Edmonton Oilers' Zack Kassian, bottom center, celebrates after scoring against the San Jose Sharks during the third period in Game 3 of a first-round NHL hockey playoff series Sunday, April 16, 2017, in San Jose, Calif. (AP Photo/Marcio Jose Sanchez)
Familiar foe comes back to haunt Sharks in 1-0 loss, fall behind in first round series.
By Mike DeWald| April 16th
For the first time in the Sharks/Oilers first round playoff series, the game had the feel of what you’d expect of an NHL playoff game – fast, tight checking, back and forth, a game of inches. The San Jose Sharks got an immediate boost from the return of veteran Joe Thornton to the line-up. Thornton took the ice to a thunderous roar from the SAP Center crowd and his impact was immediate. Thornton distributed the puck as well as got a healthy share of chances of his own in the early minutes of Sunday’s game. The Sharks countered the Oilers physical attack early with speed and a physicality of their own, but for the second game in a row some concerning trends are continuing to show up in the Sharks game.
The 2017 iteration of the San Jose Sharks playoff team is one of the most inexplicably poor in terms of execution in recent memory. Case in point, in Game 3 the Sharks showed the physicality and playoff toughness that was missing in Game 2, they had occasional chances and pressured the Oilers, but still could not get on the scoreboard. The issue comes down to execution, where last year team triumphed in the tight moments or in come from behind situations, this team falls flat on it’s face. This team doesn’t just buckle under pressure, it completely disappears. The most confusing performance was previously lock for the Norris Trophy, defenseman Brent Burns. The usually unstoppable Burns has been plagued with indecisiveness, misplaying pucks, delaying passes, waiting for options to open. Burns is at his best when he gets the puck and fires, opportunities which have come few and far between in this series.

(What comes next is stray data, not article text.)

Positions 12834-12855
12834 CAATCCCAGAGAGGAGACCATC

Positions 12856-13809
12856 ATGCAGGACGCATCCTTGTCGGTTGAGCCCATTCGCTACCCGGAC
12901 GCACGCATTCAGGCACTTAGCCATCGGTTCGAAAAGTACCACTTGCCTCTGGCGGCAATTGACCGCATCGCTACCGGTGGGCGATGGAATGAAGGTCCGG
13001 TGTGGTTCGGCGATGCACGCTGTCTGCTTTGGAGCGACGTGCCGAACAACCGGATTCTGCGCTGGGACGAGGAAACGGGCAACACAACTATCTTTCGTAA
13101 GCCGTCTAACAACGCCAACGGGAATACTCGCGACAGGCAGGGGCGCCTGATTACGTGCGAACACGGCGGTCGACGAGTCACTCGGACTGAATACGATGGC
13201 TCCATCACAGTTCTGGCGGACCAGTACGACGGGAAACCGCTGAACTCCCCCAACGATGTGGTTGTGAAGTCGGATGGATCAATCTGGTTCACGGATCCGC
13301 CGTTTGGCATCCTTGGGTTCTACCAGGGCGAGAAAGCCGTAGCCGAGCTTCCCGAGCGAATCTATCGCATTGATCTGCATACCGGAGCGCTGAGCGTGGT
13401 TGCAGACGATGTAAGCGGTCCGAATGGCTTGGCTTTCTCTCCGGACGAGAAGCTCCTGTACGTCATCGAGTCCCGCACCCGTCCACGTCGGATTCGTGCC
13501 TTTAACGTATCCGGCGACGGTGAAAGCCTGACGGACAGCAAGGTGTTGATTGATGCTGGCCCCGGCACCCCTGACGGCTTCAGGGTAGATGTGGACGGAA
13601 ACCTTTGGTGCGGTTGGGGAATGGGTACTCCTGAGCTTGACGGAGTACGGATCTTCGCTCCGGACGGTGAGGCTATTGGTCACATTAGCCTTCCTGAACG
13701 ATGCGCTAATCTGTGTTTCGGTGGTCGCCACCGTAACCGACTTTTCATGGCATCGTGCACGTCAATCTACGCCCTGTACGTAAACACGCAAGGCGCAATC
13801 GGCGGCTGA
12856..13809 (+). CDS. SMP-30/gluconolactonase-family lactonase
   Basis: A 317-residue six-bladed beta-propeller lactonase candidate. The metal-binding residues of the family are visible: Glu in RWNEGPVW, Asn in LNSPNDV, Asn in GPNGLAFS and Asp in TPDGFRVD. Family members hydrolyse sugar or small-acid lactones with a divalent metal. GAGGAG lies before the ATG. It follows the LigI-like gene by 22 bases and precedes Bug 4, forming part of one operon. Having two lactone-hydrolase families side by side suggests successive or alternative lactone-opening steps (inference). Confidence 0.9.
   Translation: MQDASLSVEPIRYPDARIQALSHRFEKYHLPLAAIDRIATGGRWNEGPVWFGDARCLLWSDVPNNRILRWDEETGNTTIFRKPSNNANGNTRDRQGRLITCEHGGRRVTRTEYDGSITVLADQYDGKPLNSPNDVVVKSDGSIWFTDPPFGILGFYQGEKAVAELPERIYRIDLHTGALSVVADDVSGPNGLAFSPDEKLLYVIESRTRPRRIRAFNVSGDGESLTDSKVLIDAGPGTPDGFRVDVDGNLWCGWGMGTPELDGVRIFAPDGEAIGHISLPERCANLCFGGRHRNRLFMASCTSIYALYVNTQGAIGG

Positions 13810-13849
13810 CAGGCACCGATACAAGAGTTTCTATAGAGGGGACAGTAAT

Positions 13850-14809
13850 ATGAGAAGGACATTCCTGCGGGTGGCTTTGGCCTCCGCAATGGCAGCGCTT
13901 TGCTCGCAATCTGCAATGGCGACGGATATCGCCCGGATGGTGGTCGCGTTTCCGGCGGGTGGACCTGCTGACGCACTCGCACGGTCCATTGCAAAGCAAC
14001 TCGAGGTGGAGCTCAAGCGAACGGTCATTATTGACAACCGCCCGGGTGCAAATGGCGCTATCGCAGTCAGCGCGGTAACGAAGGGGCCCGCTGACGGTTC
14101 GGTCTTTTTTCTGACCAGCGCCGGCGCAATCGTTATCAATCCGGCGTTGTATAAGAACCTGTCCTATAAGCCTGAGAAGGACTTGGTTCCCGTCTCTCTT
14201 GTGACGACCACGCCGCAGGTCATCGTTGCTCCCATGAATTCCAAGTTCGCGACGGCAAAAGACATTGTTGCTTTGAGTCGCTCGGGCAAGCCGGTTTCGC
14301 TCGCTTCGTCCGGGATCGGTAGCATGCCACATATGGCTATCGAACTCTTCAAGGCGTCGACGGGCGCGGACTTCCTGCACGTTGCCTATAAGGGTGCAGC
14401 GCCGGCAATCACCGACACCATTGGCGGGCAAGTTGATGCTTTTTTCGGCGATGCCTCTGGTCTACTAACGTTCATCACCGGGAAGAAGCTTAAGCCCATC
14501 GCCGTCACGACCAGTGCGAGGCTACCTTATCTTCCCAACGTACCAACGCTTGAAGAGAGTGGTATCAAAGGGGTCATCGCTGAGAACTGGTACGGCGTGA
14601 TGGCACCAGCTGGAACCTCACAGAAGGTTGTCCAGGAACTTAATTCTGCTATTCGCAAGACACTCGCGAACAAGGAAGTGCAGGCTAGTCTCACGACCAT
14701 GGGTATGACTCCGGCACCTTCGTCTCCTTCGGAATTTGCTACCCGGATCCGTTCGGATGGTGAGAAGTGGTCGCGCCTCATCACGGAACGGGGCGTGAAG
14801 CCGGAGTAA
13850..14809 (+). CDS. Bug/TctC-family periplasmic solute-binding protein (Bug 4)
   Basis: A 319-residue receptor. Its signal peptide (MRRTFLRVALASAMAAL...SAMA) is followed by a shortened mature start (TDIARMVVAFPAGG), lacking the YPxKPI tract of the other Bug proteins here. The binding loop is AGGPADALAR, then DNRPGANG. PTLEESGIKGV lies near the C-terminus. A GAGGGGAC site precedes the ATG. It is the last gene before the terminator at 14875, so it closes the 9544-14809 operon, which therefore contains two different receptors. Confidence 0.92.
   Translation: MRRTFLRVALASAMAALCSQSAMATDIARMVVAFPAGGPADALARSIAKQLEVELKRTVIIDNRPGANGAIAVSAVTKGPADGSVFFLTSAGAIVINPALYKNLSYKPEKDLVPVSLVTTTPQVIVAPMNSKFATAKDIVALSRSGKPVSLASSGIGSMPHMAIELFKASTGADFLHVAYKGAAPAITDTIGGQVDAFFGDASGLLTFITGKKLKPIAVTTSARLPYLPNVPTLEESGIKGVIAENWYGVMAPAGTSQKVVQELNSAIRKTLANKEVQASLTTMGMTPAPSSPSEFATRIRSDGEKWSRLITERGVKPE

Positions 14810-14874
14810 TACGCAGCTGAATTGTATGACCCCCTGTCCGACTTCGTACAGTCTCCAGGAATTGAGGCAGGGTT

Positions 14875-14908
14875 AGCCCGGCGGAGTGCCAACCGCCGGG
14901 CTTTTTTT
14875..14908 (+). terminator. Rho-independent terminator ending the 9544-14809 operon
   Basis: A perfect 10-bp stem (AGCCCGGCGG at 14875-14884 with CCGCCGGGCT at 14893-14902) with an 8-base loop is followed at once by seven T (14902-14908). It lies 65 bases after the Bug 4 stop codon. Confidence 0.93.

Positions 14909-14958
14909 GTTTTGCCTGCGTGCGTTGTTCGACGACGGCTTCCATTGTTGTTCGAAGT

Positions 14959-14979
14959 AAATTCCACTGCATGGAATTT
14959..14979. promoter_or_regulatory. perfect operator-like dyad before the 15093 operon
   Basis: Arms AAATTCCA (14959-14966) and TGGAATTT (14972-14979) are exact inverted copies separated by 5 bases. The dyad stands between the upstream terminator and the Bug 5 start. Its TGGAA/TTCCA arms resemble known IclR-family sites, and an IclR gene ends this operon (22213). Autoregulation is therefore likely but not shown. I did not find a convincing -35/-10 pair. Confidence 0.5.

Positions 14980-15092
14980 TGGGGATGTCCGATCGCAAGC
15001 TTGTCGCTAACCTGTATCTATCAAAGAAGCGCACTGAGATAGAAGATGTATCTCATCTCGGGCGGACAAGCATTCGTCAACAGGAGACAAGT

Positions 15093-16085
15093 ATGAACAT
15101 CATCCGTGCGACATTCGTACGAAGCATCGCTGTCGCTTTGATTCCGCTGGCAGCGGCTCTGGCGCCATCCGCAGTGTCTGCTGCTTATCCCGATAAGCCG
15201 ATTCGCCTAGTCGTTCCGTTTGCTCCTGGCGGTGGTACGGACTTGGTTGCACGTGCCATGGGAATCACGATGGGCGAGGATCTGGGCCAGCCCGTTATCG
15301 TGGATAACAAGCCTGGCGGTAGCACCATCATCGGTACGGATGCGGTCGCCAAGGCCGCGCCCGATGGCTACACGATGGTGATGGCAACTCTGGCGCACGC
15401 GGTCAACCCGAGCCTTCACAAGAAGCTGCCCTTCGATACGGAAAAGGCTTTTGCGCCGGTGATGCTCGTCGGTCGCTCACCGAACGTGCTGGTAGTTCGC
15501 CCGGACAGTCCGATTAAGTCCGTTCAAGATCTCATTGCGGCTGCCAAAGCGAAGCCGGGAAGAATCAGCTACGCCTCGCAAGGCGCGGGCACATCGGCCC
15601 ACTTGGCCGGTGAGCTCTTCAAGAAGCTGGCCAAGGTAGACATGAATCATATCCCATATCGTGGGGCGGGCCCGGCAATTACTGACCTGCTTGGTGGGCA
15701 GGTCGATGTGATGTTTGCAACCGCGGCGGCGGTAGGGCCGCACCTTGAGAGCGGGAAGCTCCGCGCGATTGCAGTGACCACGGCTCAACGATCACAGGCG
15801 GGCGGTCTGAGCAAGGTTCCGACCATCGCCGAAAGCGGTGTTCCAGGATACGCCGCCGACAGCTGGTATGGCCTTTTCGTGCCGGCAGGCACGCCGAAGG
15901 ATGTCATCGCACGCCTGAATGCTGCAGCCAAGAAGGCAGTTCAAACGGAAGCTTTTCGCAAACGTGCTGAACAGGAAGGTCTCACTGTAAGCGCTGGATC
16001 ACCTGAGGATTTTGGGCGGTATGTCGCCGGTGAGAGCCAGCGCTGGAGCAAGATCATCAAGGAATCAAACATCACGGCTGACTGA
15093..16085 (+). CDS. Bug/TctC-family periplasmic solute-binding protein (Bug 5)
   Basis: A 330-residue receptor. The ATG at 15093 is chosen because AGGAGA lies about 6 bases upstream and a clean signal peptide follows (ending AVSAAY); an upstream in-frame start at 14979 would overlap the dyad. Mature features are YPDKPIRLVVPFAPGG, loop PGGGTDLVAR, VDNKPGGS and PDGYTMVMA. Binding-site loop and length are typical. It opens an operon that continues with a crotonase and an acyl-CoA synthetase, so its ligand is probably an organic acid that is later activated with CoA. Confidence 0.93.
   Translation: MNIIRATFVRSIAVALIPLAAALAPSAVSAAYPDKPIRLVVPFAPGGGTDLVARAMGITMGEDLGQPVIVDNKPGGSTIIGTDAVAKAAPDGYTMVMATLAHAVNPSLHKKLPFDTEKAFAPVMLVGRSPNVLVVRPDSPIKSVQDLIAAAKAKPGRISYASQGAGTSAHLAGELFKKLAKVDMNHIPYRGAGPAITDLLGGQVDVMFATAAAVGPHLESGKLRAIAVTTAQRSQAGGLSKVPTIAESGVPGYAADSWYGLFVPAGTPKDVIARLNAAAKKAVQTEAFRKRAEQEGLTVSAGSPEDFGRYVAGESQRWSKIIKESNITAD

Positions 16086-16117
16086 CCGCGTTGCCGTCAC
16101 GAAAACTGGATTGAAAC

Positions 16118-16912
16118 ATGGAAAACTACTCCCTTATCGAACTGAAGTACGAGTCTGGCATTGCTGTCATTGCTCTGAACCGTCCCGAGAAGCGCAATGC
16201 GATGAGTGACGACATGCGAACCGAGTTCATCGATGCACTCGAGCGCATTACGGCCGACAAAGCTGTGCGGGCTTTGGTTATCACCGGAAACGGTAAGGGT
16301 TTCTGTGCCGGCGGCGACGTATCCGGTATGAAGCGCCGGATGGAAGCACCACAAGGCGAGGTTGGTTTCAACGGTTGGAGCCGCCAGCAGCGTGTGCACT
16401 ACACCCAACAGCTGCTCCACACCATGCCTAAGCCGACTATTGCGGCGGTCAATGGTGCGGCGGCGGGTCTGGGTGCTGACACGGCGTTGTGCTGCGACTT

The Oilers Zack Kassian continued to be a thorn in the Sharks side, scoring a 3rd period goal that would ultimately be the lone goal of the game. The goal came as a result of a complete breakdown of execution in the defensive zone, with Sharks defenseman David Schlemko sending a clearing pass right to Kassian, who slid a back-hander through the five hole of Martin Jones. Jones play has also been confounding – he’s generally played solid for the greater part of the series, but the goals he has surrendered have almost all been ones in which he would have like to have had back – his five hole become increasingly suspect.
The Sharks wasn’t effort without some bright spots – rookie Timo Meier continued to prove he belongs in the NHL, throwing his weight around at every opportunity and creating offensive pressure that lead him to be promoted late in the game. Still, the Sharks are going to need some conversions at some point if they want a chance in this series.
Where does the series go from here? If the Sharks can’t figure out their offensive impotence, it’s going to be an early trip to the golf course for a team that just a few short months back was fighting for the President’s Trophy. The puck drops at 7:30 Tuesday for Game 4.